BBIN motor vehicle accord to take partial effect by mid-2020

By Modnath Dhakal

Kathmandu, Aug. 12: The Bangladesh-Bhutan-India-Nepal (BBIN) Motor Vehicle Agreement (MVA) is likely to come into partial implementation by mid-2020. 

At least three members of the South Asia sub-regional grouping will be ready for the vehicular movement among them with an aim of enhancing regional economic integration through transport and transit facilitation.
“On a very optimistic scenario, the MVA will partially implemented in Bangladesh, India and Nepal half-way around the next year,” said Ronald Antonio Q. Butiong, Director of Regional Cooperation and Operations Coordination Division, South Asia Department at the Asian Development Bank.
He talked to The Rising Nepal at the side line of the BBIN-MVA interaction organised by the South Asia Watch on Trade Economics and Environment (SAWTEE).
Butiong’s statement is relative to the upcoming meeting of the South Asia Sub-regional Economic Cooperation (SASEC)’s finance ministers in March 2020 which will deliberate upon the proposal to sign a Memorandum of Understanding (MoU) on operating vehicular services in the three countries.
The SASEC will present the proposal for the piloting of the vehicular movement in the three members of the BBIN at the first-ever SASEC finance ministers’ meeting. “Signing of the instrument will open door to operationalise the MVA. However, we are not sure whether the finance ministers would sign both the protocols on Passenger Transport and Cargo Transport or any one of them,” said Butiong.
With an aim of enhancing regional economic integration through improving connectivity, Bangladesh, Bhutan, India and Nepal (BBIN) in 2015 had signed the MVA as a frame agreement for the regulation of passenger and cargo vehicular movement among the four countries.
However, Bhutan failed to ratify the MVA which prevented the agreement’s entry into force which delayed its implementation, and the remaining three countries are negotiating the agreement.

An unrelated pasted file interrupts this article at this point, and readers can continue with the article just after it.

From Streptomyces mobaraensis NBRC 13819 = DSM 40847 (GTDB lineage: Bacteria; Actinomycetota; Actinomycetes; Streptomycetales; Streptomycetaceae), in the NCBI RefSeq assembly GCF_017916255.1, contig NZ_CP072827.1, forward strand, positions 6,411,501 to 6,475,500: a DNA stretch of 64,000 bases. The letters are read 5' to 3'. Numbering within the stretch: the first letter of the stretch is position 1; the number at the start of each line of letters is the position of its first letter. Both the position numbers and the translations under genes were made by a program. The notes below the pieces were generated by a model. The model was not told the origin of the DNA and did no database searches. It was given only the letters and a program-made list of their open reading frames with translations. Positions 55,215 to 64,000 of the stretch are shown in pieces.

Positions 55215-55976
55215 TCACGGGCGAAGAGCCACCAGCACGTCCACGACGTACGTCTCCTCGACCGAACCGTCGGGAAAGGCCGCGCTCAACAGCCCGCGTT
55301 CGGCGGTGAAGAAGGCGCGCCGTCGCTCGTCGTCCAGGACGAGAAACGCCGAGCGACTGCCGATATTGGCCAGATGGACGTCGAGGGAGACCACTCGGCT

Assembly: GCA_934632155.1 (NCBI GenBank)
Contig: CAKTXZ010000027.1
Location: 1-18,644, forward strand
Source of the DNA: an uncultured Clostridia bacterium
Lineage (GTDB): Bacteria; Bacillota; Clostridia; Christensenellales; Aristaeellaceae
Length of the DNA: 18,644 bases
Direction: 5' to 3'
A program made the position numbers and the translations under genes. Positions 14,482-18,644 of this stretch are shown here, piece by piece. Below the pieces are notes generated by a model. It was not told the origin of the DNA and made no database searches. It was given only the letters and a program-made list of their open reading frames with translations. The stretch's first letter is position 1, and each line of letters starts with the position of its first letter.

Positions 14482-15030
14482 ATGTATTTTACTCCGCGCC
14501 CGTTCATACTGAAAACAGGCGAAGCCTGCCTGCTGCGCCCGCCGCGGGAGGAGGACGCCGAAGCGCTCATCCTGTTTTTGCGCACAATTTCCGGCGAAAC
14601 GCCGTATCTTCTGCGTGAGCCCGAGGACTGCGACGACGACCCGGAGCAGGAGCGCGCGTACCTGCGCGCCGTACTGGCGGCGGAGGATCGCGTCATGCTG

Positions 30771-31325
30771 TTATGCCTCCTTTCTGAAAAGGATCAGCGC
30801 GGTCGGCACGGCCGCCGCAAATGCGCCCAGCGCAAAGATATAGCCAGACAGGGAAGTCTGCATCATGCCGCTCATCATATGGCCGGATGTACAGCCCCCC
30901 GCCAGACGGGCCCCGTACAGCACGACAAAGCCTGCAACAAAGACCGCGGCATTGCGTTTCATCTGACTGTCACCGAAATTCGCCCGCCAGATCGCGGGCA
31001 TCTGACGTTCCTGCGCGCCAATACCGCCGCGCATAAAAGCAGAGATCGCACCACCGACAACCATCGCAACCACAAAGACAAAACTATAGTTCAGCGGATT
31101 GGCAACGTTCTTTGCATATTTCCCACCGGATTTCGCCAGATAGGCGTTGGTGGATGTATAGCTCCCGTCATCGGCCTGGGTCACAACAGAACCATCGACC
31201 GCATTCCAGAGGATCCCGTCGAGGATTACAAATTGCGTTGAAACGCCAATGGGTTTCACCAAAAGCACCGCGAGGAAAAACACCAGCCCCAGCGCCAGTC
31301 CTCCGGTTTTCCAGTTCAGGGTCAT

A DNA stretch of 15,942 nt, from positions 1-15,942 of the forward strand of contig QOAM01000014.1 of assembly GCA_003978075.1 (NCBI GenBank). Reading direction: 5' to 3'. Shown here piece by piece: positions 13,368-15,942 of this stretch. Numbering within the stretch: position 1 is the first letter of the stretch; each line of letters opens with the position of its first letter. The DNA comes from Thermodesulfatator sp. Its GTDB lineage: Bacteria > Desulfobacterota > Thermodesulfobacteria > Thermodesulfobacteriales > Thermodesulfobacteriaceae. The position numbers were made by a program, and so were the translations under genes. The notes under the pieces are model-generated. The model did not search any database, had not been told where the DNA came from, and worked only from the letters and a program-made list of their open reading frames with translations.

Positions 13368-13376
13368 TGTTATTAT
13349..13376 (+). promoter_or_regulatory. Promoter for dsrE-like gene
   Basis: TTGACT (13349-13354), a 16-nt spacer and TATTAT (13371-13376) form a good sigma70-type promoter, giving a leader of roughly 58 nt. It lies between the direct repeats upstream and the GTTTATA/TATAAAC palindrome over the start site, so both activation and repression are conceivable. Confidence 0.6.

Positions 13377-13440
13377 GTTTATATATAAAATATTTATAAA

Although trade experts and diplomats said that Bhutan was apprehensive of the negative impact of the increased vehicular movement on the environment and potential threat to its tiny trade, SASEC has maintained that the small Himalayan nation had not ratified the agreement but has not withdrawn from it.
“There are chances of Bhutan joining the agreement later. But we can’t say about the position of the country. We are facilitators and we don’t take sides,” said Butiong.
Former Joint-Secretary of the Ministry of Industry, Commerce and Supplies (MoICS) Rabi Shankar Sainju said that the MoU would open ways for the piloting of the agreement which was necessary to find out the weaknesses in the agreement and make it a perfect one.
He suggested the Nepali private sector not to be apprehensive of the sub-regional integration but to develop capacity to compete with the regional and global players in the transportation and cargo sector.
“Nepali investors must start logistics business as it has a huge potential to grow in the near future,” he said.
However, private sector businesspersons said that Nepali companies might not compete with the Indian and Bangladeshi companies since the cost of logistics and equipment is higher in Nepal.
“When we are paying double cost for the trucks, containers and other machines, how can we compete with other regional transport entrepreneurs?” Naresh Agrawal, of Nepal Freight Forwarders Association (NEFFA), said at the interaction.
Prof. Dr. Puspa Raj Kandel, Vice-Chairman of the National Planning Commission (NPC), urged the government to hold intensive discussion with the private sector about the MVA and expressed his readiness to coordinate among the inter-government agencies.  

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